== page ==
Michael Tanner, a senior fellow at the Cato Institute, recently explained that raising taxes on the rich isn’t going to balance the budget:

“Fiscal cliff” talks to open with a call for a $1.6 trillion tax hike

Barack Obama

During a press conference yesterday afternoon, President Barack Obama laid out some of his terms on the so-called “fiscal cliff,” making it known that he wouldn’t accept a deal with House Republicans that didn’t raise tax rates on higher-income earners. Before the press conference even took place, the White House had rejected House Speaker John Boehner’s initial offer and The Hill noted that Obama would come to the table asking Congress for “$1.6 in new revenues by targeting the wealthy and corporations.”

Boehner, who has said that the talks with the White House are “going to take awhile,” has already said that House Republicans aren’t willing to raise tax rates, which could bring the talks to an impass. During the press conference, Obama said, “I’m open to compromise and I’m open to new ideas.” But, as noted, Obama has already turned away one offer for increased revenues and isn’t likely to budge much from his position.

James Pethokoukis noted that Obama’s tax plan, which supposedly brings a “balanced approach” to the deficit, isn’t balanced (emphasis mine):

[O]nce you begin to dig into the numbers, the plan doesn’t look balanced at all. As the bipartisan Committee for a Responsible Federal Budget noted back then:

No, states aren’t going to secede

General Cartman LeeShortly after the election ended, some very angry people have created petitions at the White House to garner support for their states to secede from the United States. At first, I wasn’t even going to write anything on this because the idea is just so absurd and crazy, but some of these petitions, which have gained some media coverage, have gotten enough signatures to illicit a response from the White House.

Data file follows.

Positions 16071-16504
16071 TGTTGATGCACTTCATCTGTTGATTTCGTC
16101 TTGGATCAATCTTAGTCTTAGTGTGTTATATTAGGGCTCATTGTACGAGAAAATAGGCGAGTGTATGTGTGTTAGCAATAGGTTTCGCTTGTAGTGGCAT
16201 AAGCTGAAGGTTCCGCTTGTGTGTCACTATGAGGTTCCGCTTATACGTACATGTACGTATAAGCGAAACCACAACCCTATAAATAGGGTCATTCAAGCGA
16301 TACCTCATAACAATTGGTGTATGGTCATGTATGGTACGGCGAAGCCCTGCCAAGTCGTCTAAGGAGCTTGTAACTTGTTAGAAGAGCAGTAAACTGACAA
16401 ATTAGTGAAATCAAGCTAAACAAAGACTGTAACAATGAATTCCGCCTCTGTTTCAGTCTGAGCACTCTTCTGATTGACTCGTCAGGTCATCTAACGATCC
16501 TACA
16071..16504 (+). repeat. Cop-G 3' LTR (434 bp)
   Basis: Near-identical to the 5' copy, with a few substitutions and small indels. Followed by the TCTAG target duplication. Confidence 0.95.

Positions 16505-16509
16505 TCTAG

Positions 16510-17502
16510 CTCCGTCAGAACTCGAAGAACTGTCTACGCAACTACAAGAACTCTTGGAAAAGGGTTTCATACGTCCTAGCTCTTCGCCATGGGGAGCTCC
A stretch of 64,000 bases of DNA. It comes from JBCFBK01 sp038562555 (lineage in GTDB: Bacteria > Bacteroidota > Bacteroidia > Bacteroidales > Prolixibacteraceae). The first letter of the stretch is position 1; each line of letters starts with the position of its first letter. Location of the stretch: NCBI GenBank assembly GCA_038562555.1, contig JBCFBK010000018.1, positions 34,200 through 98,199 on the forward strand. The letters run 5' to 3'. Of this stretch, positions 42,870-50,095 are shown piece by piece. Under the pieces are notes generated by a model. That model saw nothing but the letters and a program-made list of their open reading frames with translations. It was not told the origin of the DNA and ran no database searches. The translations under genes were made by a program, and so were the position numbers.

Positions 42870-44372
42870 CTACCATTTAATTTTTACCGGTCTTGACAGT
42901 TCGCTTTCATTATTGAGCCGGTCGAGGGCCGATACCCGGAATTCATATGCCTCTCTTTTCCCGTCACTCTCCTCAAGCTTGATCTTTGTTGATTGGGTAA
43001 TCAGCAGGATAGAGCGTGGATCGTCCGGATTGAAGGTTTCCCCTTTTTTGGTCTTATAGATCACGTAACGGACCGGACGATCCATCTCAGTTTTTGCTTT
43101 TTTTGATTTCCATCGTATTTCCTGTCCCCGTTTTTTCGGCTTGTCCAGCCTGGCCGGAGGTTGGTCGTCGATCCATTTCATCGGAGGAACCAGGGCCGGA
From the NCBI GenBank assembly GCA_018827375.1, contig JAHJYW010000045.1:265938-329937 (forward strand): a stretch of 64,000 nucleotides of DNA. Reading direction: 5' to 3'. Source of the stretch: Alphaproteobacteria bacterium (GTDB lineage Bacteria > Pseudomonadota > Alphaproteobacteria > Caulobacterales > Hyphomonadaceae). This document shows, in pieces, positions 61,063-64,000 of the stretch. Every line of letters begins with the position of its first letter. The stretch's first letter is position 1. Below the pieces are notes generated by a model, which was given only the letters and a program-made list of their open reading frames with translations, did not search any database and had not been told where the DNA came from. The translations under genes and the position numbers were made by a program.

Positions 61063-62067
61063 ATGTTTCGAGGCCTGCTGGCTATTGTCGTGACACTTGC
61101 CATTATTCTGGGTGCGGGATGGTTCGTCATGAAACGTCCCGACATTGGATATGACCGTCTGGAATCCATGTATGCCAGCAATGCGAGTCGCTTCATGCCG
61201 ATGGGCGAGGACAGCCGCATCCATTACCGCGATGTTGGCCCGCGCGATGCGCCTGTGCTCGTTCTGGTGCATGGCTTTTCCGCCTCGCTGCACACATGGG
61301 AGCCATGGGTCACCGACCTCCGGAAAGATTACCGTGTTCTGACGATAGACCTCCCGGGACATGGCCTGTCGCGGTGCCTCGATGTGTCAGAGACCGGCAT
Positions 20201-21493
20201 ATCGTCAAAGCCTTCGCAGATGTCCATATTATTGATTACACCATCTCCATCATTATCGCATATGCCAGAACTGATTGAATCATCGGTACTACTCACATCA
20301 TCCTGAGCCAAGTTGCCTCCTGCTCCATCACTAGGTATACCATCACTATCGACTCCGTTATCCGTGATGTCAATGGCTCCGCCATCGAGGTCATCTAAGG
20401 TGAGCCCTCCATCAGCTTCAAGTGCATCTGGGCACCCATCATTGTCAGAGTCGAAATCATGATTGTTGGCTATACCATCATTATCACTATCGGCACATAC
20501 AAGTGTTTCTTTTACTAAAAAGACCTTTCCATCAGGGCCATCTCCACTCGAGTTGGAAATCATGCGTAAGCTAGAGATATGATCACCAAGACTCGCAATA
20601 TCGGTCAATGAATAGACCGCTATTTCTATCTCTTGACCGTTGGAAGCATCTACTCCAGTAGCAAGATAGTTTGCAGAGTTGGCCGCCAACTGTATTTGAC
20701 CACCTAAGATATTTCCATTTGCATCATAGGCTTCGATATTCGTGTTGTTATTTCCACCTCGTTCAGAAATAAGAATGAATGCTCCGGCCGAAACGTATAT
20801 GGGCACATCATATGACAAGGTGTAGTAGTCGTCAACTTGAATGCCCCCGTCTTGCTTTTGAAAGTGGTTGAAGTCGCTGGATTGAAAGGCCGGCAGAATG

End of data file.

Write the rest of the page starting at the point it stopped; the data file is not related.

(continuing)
I can’t believe I’m actually writing this post. Look, I can understand that people are upset that President Barack Obama was re-elected. They don’t see how it could have happened and they’re looking for ways to fight back; but this is exactly the wrong way to do it. Let’s take away the fact that this idea is just dumb for a few moments, and dive into the various reasons why it’s just not practical.

I realize that some of the Founding Fathers took a different view of this topic. After Thomas Jefferson won the presidential election in 1800, some northern states threatened to secede. Jefferson was indifferent. In an 1803 letter to John Breckenridge, Jefferson asked, “[I]f it should become the great interest of those nations to separate from this, if their happiness should depend on it so strongly as to induce them to go through that convulsion, why should the Atlantic States dread it?” The language here is important because our Founding Fathers looked at the states as “nations,” independent countries that joined together to form the United States.

Washington, we have a spending problem

Barack Obama

The debate over the “fiscal cliff,” particularly the tax hike for higher-income earners being push by President Barack Obama, is one that is based on an entirely false premise. The argument from Obama and Senate Democrats is that these taxpayers need to pay more to help bring the budget back to a sustainable path. However, the Wall Street Journal explains that tax revenue has been climbing and the real issue is that spending has gotten out of control under Obama:

The nearby table lays out the ugly details. The feds rolled up another $1.1 trillion deficit for the year that ended September 30, which was the biggest deficit since World War II, except for each of the previous three years. President Obama can now proudly claim the four largest deficits in modern history. As a share of GDP, the deficit fell to 7% last year, which was still above any single year of the Reagan Presidency, or any other year since Truman worked in the Oval Office.

Tax revenue kept climbing, up 6.4% for the year overall, and at $2.45 trillion it is now close to the historic high it reached in fiscal 2007 before the recession hit. Mr. Obama won’t want you to know this, but this revenue increase is occurring under the Bush tax rates that he so desperately wants to raise in the name of getting what he says is merely “a little more in taxes.” Individual income tax payments are now up $233 billion over the last two years, or 26%.
Now let’s look at outlays, which declined a bit in 2012. That small miracle was achieved thanks to a 4% fall in defense spending, a 24% fall in jobless benefits, and an 8.9% decline in Medicaid spending.